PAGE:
Yet Blanc’s ambitions for the land did not stop there : Blanc wanted Monte-Carlo to become an artistic destination. He called for the construction of a new casino by the famous French architect Charles Garnier, as well as an opera house. Since then, Monte-Carlo has become legendary.
Although Monte Carlo, also known as the Golden Square, allows Monaco to enjoy an international reputation, it would be wrong to assume that the Principality lives only on the profits of the SMB, which generates only about 4% of the State’s GDP.

Picture : international circus festival of Monte-Carlo
© 2008 Monte-Carlo Multimédia Monaco

Fontvieille is another of the five districts in Monaco. Fontvieille was once just a narrow band of sand. As the inner district of the Principality, it was reserved for industry and warehouses.. At the beginning of the 70s, under the leadership of Prince Rainier III (known as the “builder Prince”), major expansion projects built a platform that extended the territory over 22 hectares, allowing the land mass to grow by almost 20%. More than one and a half million cubic meters were needed to build this platform, which was inaugurated in 1981. Thus, this is a district literally built on the ocean, allowing Monaco to peacefully expand beyond the borders it shares with France..

© Monaco press service
5 million tourists travel to Monaco per year. In 2009, the 16 hotels in Monaco welcomed more than 264,000 guests for a total of around 780,000 overnight stays. 495 cultural manifestations took place in Monaco that year, with 52,000 participants. There are numerous structures built to host the meetings and congresses that are organised in Monaco, such as the Grimaldi Forum, which opened in 2000 with the capacity to welcome 3,000-4,000 people.
Major events with international impact take place in Monaco, such as the Grand Prix of Formula 1, the Monaco Yacht Show, the International Circus Festival, and the Rose Ball, which all attract many tourists each year.

Picture: Casino nocturne © Monaco press service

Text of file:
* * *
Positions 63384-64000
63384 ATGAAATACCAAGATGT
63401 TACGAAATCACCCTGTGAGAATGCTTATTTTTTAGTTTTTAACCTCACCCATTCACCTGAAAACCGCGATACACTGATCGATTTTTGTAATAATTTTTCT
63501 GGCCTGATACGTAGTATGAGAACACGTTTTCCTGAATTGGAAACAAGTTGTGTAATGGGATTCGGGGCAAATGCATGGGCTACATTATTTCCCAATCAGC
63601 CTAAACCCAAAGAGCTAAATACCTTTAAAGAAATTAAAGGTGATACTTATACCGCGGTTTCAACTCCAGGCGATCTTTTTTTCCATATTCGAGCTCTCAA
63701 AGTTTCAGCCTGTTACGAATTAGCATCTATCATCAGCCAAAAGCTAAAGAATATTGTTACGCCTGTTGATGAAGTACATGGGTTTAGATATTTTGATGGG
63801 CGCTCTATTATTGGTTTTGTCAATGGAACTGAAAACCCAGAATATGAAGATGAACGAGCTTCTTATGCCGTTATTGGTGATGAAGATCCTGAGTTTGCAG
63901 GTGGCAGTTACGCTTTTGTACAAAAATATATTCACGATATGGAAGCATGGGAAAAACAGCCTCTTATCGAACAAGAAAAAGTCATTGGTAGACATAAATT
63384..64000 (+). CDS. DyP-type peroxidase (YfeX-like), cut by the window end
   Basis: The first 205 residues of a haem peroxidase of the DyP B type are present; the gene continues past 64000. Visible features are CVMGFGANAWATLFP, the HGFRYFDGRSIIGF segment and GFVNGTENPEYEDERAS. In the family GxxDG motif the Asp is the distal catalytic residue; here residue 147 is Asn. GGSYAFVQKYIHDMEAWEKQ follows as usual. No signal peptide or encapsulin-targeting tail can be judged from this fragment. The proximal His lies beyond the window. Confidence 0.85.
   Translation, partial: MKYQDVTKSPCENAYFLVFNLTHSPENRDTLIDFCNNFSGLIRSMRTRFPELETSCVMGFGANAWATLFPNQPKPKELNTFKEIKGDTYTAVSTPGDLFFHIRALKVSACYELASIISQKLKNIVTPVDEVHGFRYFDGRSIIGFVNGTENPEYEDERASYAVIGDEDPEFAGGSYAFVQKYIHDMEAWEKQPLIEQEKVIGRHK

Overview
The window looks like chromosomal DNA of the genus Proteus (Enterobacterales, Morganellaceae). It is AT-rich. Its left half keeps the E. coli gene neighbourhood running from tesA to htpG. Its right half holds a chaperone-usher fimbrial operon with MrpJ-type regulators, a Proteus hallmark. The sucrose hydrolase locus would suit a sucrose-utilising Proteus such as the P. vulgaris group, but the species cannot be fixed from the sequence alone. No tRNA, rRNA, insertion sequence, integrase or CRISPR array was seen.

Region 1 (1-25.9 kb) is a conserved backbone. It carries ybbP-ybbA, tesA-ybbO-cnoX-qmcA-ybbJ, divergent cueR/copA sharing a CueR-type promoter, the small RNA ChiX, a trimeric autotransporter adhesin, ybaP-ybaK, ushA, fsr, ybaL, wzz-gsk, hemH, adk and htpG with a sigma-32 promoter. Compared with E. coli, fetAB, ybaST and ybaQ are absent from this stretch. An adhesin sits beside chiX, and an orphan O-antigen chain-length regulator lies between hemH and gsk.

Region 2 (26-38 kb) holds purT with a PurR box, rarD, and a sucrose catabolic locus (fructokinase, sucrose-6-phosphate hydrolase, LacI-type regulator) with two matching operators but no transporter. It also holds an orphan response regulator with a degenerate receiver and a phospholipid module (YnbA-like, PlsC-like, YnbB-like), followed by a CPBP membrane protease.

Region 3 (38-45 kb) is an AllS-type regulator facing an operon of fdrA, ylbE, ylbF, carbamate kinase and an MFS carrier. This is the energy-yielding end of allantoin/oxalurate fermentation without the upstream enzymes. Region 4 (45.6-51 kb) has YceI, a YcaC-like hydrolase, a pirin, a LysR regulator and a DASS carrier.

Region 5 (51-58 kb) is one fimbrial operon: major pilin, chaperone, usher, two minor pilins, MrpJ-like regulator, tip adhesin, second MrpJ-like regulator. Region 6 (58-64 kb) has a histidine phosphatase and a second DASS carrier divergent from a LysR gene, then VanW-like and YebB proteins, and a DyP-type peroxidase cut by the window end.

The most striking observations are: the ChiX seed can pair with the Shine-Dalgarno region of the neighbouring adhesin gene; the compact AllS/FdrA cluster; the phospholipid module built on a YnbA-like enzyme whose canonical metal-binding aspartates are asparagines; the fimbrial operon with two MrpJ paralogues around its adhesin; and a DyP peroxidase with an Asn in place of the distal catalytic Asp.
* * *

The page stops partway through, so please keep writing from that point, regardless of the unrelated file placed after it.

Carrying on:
Prince Albert I
After participating in the war between France and Germany in 1870, for which he obtained the Légion d’honneur, Prince Albert I, took charge of Monaco between 1889 and 1922. He was truly an activist for peace. At the beginning of 20th century, he founded the International Institute of Peace to help arbitrate conflicts. This institution was the forerunner of the international organizations which would be created after WW1.

© Monaco press service

A rare language

The Monegasque language, Monegascu, is still spoken. After the Constitution of Monaco in 1962, French was the only official language, thus all the formal documents of the political and judicial institutions were published in French. But Monegascu is still spoken by about 5,000 people, especially by the elders.
Monegascu has been spoken since the Middle Ages. The first document found in this language dates back to 1484. During the 19th century, around 1,000 people spoke this language, but the daily use of this language declined after WWII. In fact, Monegascu was spoken by only 20 people in 1960. In 1976, the teaching of Monegascu became compulsory in primary public schools by decree of Prince Rainier III. Today, Monegascu is accepted in the French baccalauréat.
Picture: Palais princier nocturne  © Monaco press service

Source of text: © Monaco press service